Hitsuji to Hagane no Mori (The Forest of Wool and Steel) by Natsu Miyashita, #31 review

Publication date : September 2014

What he experienced that day wasn’t life-changing . . . It was life-making.

Tomura is startled by the hypnotic sound of a piano being tuned in his school. It seeps into his soul and transports him to the forests, dark and gleaming, that surround his beloved mountain village. From that moment, he is determined to discover more.

Under the tutelage of three master piano-tuners – one humble, one cheery, one ill-tempered – Tomura embarks on his training, never straying too far from a single, unfathomable question: do I have what it takes?

Set in small-town Japan, this warm and mystical story is for the lucky few who have found their calling – and for the rest of us who are still searching. It shows that the road to finding one’s purpose is a winding path, often filled with treacherous doubts and, for those who persevere, astonishing moments of revelation.

Thank you so much to @times.reads for sending me a copy of this book. This book is translated from Japanese into English.

The title of the book is a reference to the piano. The Forest refers to the black and white piano keys, Wool is the felt covering the piano tunning hammers and Steel is in the form of the piano strings. This book is an Autumn Book, it gives off such an Autumn vibe throughout the book. The book tells the story of a piano tuner, Tomura, who is finding his sound of tunning. The description of piano tuning and music is very detailed. This story will be loved by all music lovers, the words describing music notes paints such vivid images in my mind. It opened up a world of color in music for me.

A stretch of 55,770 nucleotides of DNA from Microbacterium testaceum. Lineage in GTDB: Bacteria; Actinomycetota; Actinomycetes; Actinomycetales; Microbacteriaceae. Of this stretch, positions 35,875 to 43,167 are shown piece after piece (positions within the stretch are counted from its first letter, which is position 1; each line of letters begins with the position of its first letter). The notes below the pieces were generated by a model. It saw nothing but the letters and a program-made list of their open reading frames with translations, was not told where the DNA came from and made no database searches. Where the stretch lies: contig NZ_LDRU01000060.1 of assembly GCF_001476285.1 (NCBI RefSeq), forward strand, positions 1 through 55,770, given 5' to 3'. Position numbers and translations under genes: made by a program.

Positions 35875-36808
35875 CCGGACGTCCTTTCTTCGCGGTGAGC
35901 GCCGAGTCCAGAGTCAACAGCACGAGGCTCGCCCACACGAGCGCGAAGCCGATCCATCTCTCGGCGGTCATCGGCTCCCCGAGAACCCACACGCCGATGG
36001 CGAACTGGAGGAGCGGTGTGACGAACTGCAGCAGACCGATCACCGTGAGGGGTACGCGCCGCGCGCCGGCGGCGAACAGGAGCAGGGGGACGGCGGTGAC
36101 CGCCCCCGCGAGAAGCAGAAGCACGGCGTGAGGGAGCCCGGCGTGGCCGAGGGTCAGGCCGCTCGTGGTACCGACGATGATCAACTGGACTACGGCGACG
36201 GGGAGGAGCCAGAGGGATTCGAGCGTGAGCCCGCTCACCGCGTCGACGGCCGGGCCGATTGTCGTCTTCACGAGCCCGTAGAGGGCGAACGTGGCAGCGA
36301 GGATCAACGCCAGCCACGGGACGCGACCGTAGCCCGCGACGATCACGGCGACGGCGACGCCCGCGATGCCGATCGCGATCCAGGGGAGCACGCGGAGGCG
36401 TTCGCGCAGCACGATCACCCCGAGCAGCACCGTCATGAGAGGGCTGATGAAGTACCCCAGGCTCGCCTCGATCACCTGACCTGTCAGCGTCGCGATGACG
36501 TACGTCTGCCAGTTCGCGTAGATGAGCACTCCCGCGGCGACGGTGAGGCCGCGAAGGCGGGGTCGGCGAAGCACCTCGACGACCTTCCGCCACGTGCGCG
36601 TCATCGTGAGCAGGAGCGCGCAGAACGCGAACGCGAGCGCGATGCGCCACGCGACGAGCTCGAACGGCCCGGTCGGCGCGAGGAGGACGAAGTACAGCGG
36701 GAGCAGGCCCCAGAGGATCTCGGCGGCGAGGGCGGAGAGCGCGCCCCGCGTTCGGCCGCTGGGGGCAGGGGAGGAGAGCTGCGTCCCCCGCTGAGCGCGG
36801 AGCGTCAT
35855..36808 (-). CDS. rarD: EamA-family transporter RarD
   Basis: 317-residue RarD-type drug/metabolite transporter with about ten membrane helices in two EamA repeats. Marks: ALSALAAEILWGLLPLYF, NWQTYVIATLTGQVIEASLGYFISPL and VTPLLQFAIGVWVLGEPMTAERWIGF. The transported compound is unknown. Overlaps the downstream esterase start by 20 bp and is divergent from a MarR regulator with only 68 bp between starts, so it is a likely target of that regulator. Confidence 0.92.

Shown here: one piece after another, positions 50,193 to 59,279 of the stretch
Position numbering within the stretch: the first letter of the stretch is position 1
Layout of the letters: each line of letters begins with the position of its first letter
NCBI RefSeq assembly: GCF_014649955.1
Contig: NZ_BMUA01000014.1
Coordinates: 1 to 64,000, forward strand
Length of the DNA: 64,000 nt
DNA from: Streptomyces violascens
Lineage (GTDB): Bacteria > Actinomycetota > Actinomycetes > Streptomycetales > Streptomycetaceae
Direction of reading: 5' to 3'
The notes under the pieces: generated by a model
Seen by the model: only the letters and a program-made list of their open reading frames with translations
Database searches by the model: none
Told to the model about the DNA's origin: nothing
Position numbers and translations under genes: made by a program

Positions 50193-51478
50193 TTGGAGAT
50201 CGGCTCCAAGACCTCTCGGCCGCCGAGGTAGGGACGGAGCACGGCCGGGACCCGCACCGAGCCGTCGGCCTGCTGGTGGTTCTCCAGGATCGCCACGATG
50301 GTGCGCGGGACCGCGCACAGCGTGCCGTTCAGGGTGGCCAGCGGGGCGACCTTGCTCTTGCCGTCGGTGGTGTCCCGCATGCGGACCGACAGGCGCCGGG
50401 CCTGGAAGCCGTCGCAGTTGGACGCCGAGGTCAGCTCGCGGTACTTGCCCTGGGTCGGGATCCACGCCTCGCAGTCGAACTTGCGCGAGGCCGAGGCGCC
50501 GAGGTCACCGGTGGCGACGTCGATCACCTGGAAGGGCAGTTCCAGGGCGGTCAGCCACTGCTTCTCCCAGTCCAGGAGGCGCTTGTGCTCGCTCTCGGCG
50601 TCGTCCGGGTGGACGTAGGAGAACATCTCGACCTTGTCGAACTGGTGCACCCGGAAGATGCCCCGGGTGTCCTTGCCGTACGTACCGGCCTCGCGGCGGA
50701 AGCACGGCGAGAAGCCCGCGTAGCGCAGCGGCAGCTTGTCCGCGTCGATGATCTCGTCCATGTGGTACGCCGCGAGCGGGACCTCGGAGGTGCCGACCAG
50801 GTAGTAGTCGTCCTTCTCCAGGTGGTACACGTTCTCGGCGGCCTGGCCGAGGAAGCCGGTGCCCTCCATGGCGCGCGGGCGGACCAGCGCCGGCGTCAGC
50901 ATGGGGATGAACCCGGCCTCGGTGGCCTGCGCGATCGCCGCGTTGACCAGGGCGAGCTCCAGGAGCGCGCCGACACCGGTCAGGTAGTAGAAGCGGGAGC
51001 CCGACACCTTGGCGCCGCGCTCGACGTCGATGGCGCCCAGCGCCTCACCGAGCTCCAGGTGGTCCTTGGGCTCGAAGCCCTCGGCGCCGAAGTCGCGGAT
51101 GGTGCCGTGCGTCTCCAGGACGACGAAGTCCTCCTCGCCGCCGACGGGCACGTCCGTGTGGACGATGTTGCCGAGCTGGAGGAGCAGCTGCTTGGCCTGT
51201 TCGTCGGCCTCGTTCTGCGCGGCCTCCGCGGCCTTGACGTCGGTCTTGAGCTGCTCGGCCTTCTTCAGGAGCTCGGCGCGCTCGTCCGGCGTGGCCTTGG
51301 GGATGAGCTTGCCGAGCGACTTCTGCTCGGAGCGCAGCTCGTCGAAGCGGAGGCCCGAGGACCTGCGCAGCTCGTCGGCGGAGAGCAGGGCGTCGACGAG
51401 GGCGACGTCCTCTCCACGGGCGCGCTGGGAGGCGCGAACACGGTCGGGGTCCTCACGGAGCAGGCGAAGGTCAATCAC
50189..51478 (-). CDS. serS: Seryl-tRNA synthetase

“And here was another thing: ‘Beautiful’, like ‘right’, was a totally new word for me. Until I’d found the piano I’d never been aware of things that you might call beautiful, which is a little different, of course, from not knowing they existed”


Tomura started off as a student who was mesmerized by a piano tuner tuning a piano in his school. Since then, he fell in love with the notes the piano made and wished to tune pianos for pianists to play. He lived in the mountains, thus he set out to a town to learn to be a piano tuner. After graduating, he worked in a piano company where the piano tuner he met as a student also worked.

There, his journey of finding his tuning sound finally took off.

By elysianbooksish

The Bookish Faerie who loves to read and write, and bake too

2 replies on “Hitsuji to Hagane no Mori (The Forest of Wool and Steel) by Natsu Miyashita, #31 review”

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